Worse, here you are, spending your time reviewing websites, calling companies who aren’t your client, and telling them how bad their sites are—without being paid to do so.
This causes them to think that if you were really any good at what you do, you’d be swamped with projects—and not cold-calling strangers trying to rustle up work.
I’ve frequently been on the receiving end of this “you’re doing it all wrong and we can help you fix it” marketing strategy—especially from web designers.
And speaking as a prospect, I can tell you it not only doesn’t work with me, but it’s also annoying and offensive.
Just last week, I got yet another such call from a web designer.
“I was looking at your site and it really is poorly designed,” TN, the Web designer, told me. “I would love to help you improve its performance.”
“Do you know my marketing objective for my website?” I asked TN.
“Uh, no,” he admitted.
“Well, TN,” I said quite reasonably. “If you don’t know what I want the site to do for my business…and you don’t know its current performance metrics…how can you possibly know that you can improve it?
I let him stutter and stammer for a few seconds, before politely ending the call.
My friend RA, who once ran a mail order business selling information products for gamblers, was also a victim of the “you’re doing it all wrong and we can help you fix it” marketing gambit.
SH, a newbie freelance copywriter, wrote RA an unsolicited 2-page critique of his latest DM package.
SH closed his letter by suggesting to RA that his marketing results would be greatly improved by letting a “professional copywriter” (like SH) work his magic on it.
RA and I both had a good laugh over this…because RA is universally acknowledged (except by SH, who didn’t recognize his name) as one of the top direct response copywriters working today.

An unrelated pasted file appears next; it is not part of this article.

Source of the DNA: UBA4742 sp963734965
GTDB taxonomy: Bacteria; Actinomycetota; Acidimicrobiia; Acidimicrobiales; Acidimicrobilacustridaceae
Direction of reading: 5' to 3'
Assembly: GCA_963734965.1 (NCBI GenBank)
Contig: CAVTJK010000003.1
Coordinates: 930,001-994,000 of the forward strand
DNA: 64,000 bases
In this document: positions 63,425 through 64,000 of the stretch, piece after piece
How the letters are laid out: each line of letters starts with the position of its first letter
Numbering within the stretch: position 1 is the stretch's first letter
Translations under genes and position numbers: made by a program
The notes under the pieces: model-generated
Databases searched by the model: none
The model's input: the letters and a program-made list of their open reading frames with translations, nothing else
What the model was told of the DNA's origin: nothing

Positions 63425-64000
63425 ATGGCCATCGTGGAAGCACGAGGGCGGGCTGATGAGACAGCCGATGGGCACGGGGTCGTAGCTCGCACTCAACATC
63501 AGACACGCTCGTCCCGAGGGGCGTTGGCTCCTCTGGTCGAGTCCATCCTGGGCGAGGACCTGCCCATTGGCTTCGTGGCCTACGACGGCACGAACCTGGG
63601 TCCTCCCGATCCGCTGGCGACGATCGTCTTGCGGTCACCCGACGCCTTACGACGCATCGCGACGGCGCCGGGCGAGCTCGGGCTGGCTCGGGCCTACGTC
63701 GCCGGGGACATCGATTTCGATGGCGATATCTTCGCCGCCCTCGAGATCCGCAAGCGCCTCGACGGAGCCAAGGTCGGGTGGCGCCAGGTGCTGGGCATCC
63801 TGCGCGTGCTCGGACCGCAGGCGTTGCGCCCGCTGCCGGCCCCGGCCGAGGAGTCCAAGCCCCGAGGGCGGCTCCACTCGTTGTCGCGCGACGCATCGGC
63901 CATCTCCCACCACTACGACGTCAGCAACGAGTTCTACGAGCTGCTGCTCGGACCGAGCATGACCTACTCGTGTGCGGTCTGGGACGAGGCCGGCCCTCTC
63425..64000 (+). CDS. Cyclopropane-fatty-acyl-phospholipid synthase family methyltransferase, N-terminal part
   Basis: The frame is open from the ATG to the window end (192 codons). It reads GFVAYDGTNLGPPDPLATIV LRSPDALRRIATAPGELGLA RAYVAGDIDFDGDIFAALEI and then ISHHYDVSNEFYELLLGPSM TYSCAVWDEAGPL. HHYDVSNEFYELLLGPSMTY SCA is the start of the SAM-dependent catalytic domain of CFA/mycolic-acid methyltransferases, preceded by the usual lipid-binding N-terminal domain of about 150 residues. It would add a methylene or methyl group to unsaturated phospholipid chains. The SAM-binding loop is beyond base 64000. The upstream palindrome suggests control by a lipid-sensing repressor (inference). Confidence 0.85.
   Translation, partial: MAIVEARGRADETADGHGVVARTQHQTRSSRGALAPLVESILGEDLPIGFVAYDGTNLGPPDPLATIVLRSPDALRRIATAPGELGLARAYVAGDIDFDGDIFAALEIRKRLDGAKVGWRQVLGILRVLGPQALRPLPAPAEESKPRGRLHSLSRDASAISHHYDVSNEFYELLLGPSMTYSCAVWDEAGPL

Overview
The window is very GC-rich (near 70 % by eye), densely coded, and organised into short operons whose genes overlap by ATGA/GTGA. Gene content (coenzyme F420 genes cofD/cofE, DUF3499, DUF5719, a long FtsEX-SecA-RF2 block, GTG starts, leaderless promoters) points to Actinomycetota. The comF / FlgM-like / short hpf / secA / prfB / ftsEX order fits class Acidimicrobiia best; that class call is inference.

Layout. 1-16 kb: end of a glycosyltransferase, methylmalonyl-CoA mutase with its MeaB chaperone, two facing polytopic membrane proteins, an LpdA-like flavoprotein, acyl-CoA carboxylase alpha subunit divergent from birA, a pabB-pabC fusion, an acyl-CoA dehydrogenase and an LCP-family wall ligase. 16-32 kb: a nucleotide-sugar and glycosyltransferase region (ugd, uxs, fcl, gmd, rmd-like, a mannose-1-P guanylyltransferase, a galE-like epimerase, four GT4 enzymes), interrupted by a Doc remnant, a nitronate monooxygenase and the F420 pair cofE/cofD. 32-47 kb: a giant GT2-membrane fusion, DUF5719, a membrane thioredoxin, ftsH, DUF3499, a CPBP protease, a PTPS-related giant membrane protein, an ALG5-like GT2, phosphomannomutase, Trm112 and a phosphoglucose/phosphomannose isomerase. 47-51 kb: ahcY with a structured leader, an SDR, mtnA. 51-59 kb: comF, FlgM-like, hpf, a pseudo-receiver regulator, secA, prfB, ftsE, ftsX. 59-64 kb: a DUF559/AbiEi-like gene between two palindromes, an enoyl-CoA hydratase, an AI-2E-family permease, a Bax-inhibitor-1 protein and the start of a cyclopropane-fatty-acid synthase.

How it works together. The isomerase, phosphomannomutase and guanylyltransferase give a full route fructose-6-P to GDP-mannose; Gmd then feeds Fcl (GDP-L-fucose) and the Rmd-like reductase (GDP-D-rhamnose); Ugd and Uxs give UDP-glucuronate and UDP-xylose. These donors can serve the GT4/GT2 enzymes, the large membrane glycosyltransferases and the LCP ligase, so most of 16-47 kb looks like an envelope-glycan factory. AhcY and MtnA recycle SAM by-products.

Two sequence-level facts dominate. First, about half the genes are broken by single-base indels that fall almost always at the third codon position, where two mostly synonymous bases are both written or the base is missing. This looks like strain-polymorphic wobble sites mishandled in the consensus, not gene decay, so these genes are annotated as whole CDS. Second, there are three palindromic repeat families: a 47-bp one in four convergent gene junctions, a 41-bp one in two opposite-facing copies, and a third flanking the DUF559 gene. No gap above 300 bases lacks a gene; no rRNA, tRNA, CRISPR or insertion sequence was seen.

Irritated, RA sent SH a testy letter pointing out this fact…and also noting that the package SH thought was so terrible was in fact a blockbuster control—making SH look stupid and silly.
Conclusion: doing a critique OR work on spec for a potential client who has not asked for it seems, on the surface, a sensible approach to marketing your services.
But it is not. In fact, it’s the least effective marketing strategy for selling professional services ever devised.
My advice for you when marketing your professional or technical services is as follows:
>> Never give unsolicited advice or criticism.
>> Don’t offer solutions until you really know what the problem is—and the only way you can really understand the problem is for the potential client to tell you.
>> If you want to show the potential client how smart you are, stop pontificating. Instead, ask intelligent questions and listen to the answers.
Bob Bly is the author of “World’s Best Copywriting Secrets” and has written copy for more than 100 companies including IBM, Boardroom, Medical Economics and AT&T. He is the author of more than 75 books and a columnist for Target Marketing, Early To Rise and The Writer. McGraw-Hill calls him “America’s top copywriter”.